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Agrichemical spraying

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Agrichemical spraying

Agrichemicals are chemical substances used in farming, horticulture, agriculture, forestry or other related activities.  They are often applied by spraying to modify or control insects and other pests, weeds or plant diseases.  Agrichemicals include conventional and organic sprays, but they don’t include fertilisers. 

Spray drift

Agrichemicals need to be used safely and responsibly. Spray drift can be a problem; it’s caused when spray drifts away from the target area beyond the boundary of the target property. Spray drift has the potential to cause injury or damage to human health, plants, animals, property or the environment.

Gisborne District Council’s Regional Air Quality Management Plan allows spraying as a permitted activity, but there are rules for the management of spray drift.

Preventing spray drift - sprayer's requirements

If you apply spray or employ someone to apply spray, you must be trained and adhere to:

Chapter 6 - Air quality management rules, in particular rule 6.3.1, 6.3.2, 13, 14 and 17. 

You need to talk to your neighbours.  Neighbours are those with properties bordering your own, as well as any sensitive areas or crops within 30 metres of where you will be spraying or 200 metres for aerial spraying.

Assess the weather conditions prior to spraying and recheck during spraying.

You must notify your neighbours that you have a spray plan, which is available on request.  This has to be done each calendar year or at least 2 weeks before the first spray of a new season. If a neighbour requests your spray plan - you need to provide it to them within 5 working days.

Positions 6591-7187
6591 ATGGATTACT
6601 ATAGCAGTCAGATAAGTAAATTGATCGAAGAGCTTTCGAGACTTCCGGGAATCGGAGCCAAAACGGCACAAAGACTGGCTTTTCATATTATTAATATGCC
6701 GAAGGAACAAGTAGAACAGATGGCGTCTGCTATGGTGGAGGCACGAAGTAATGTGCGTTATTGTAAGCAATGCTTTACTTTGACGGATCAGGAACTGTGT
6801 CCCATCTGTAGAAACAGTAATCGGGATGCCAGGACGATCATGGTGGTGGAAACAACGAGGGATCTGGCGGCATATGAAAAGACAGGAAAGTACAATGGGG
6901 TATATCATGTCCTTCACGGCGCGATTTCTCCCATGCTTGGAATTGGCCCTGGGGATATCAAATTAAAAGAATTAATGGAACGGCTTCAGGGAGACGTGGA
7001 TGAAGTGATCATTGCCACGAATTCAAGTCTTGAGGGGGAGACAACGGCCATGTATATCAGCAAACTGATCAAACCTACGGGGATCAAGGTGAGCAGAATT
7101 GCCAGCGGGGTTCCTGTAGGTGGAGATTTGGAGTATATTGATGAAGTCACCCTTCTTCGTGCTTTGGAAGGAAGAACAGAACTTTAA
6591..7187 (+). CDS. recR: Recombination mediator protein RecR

Rule 14 tells you what your spray plan must include, or for assistance visit Spray Plan Manager

A neighbour's rights

Spraying is permitted, but the spray is not allowed to drift.

Your neighbour needs to notify you that they have a spray plan for each new growing season.  If you could be affected, ask for a copy of the spray plan.

You can ask your neighbour to inform you of the spray type, before it’s applied, and who will be applying it.  You can also ask for telephone confirmation of each spray application or the ones that concern you.

Notification must be no less than 8 hours before each spray (but no more than 4 weeks before spraying).

You can take precautions while your neighbour is spraying.  To prevent contact with any spray drift you can:-

Here are some things you can do to prevent contact with any spray drift:

  • close windows, and make sure children and pets are indoors
  • take any washing off the line

Take notes of any incident.

If you are concerned that you have been exposed to spray drift

  • approach the property owner and let them know your concerns
  • contact council’s environmental health officer. 

We need to know:

  • if you were notified that they had a spray plan?
  • who was carrying out the spraying, the date and time?
  • what is being sprayed and the method.  If it’s by helicopter, note the colour and any identifying marks or features.
  • contact your doctor if your health has been affected by the spray
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